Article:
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You probably know how an engine starts and runs, but how exactly do propellers generate thrust? The answer is relatively simple, and it all goes back to how lift is created and directed.
In the words of NASA, "A spinning propeller sets up a pressure lower than free stream in front of the propeller and higher than free stream behind the propeller. Downstream of the disk, the pressure eventually returns to free stream conditions. But at the exit, the velocity is greater than free stream because the propeller does work on the airflow. We can apply Bernoulli's equation to the air in front of the propeller and to the air behind the propeller."
Propellers are airfoils, shaped similarly to wings. But instead of producing lift in a vertical direction, propellers produce lift in a forward direction that we call thrust. (We'll dig deeper into this below)
Just like wings, propellers have camber and chord lines, in addition to leading and trailing edges. If you look closely at a propeller, you'll also notice that the blade angle varies from root to tip.
As the propeller spins, the speed of the blade is highest at the tip and slowest at the root. During one full rotation, the tip of the blade has to travel a much further distance than the blade root, all in the same amount of time. That's why the blade angle is greatest at the root, and the least at the tip. By "twisting" the blade, you get a relatively uniform angle of attack across the entire propeller blade.
If blade angle was uniform across the prop, thrust and pressure would have wide variations from root to tip. There could be a negative angle of attack at the root, and blade stall at the tip. This is why varying blade angle plays such an important role, to prevent large angle of attack and pressure differences across the blade.
The simple purpose of a propellor is to convert the engine's brake horsepower into thrust. Just like wings, propellers accelerate airflow over their cambered surfaces. The high velocity of the air results in a lower static pressure in front of the propeller, pulling the airfoil forward.
In order to accelerate an airplane, thrust must be greater than drag. By increasing engine power and propeller revolutions (RPM), air is increasingly accelerated across the blades, creating a stronger pressure differential, pulling the airplane forward. This accelerates the airplane, but is limited by thrust available. When you're flying faster than L/D max, more power is needed to compensate for increasing parasite drag. As you accelerate, drag load exponentially increases as well. Because of this, more power is required at higher airspeed for acceleration.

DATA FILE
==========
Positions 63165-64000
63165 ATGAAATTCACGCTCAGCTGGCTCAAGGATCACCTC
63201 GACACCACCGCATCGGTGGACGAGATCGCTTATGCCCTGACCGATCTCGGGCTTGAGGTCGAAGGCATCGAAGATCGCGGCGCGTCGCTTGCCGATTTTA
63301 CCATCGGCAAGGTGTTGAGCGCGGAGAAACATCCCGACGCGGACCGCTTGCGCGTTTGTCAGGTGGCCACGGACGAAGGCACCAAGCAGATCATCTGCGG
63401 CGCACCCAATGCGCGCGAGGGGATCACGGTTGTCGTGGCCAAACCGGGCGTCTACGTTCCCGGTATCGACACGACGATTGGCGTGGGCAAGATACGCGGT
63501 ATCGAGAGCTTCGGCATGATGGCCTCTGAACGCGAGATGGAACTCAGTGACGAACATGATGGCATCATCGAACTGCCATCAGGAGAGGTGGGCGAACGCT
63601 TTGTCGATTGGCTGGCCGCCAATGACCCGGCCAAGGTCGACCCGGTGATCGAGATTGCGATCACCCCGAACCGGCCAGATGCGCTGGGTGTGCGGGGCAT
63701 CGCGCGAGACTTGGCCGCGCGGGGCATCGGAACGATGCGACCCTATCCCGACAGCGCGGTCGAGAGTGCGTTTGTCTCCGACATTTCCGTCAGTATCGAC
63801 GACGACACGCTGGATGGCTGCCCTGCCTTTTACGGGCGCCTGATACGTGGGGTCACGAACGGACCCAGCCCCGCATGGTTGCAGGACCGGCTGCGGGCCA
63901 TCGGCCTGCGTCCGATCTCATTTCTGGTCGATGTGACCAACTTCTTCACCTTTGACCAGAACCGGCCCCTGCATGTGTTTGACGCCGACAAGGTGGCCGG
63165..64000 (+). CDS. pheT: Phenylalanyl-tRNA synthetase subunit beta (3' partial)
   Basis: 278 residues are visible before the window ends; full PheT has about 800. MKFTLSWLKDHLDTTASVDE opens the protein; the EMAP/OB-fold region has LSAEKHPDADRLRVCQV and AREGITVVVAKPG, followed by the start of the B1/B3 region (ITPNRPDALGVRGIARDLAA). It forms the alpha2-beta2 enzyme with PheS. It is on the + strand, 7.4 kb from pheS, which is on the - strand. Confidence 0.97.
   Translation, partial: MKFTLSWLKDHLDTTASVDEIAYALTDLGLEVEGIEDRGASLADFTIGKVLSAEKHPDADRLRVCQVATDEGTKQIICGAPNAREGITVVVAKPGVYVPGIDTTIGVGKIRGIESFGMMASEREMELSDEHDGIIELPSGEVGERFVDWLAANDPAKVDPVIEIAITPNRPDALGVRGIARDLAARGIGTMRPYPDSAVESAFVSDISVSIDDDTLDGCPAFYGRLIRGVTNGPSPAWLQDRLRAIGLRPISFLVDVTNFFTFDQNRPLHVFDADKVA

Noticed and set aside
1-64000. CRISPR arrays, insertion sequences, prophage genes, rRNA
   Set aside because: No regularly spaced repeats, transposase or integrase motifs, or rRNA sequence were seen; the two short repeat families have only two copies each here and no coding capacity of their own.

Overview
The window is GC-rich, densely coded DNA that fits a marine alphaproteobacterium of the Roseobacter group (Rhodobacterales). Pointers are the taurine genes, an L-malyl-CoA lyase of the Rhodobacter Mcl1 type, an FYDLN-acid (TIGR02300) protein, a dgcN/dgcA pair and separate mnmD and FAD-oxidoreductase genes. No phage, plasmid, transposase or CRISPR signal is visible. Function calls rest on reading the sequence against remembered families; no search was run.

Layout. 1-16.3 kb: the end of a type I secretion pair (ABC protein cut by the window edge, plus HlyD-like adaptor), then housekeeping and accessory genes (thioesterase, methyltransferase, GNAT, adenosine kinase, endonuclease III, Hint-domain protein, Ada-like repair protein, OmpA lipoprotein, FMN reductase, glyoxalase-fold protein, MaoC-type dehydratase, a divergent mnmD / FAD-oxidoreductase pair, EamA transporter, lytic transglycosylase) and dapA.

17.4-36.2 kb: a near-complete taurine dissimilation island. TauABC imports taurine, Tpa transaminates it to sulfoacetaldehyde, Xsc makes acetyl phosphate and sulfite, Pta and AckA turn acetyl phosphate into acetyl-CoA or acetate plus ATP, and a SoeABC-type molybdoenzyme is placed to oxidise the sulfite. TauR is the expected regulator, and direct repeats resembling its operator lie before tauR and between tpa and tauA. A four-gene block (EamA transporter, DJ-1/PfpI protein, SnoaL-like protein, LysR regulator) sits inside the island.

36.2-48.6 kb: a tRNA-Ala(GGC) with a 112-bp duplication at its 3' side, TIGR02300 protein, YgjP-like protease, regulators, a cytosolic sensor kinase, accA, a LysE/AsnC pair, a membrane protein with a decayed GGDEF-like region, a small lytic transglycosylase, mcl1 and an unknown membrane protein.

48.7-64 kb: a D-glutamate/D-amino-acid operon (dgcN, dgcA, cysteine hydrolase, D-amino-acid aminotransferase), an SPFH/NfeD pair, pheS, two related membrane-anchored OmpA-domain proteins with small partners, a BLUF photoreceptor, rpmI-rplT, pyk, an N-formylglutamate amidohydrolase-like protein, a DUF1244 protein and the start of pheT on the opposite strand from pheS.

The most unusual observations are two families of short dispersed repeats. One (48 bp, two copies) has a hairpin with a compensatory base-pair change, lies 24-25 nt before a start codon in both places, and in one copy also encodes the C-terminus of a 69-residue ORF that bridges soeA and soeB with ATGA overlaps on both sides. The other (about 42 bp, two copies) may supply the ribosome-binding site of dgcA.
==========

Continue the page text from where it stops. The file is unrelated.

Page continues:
Propeller efficiency plays a large part in acceleration too. At around the 80% efficiency point, any increase in forward airspeed results in a loss of propeller efficiency on fixed pitch propellers. This lack of efficiency at high airspeeds also decrease thrust and power available.
In an ideal world, a variable-diameter propeller would be most efficient, with a large diameter for low airspeeds and a smaller diameter for high airspeeds. Due to structural, control, and weight issues, variable diameter propellers just aren't practical. Instead, the diameter of most propellers is sized to allow for a "happy-medium" between slow and fast airspeed operations.
Easy enough, right? Propellers convert engine horsepower into thrust by accelerating air and creating a low pressure differential in front of the propeller. Since air naturally moves from high to low pressure, when you're prop is spinning, you're being pulled forward.
Swayne is an editor at Boldmethod, commercially licensed pilot with multi-engine and instrument ratings, and a commercial aviation student at the University of North Dakota. He's the author of the articles, quizzes and lists you love to read every week. Swayne's experience ranges from international flights in a King Air F90 to ferrying a 1943 Grumman Widgeon across the country. You can reach Swayne at email@example.com, and follow his flying adventures at http://www.swaynemartin.com.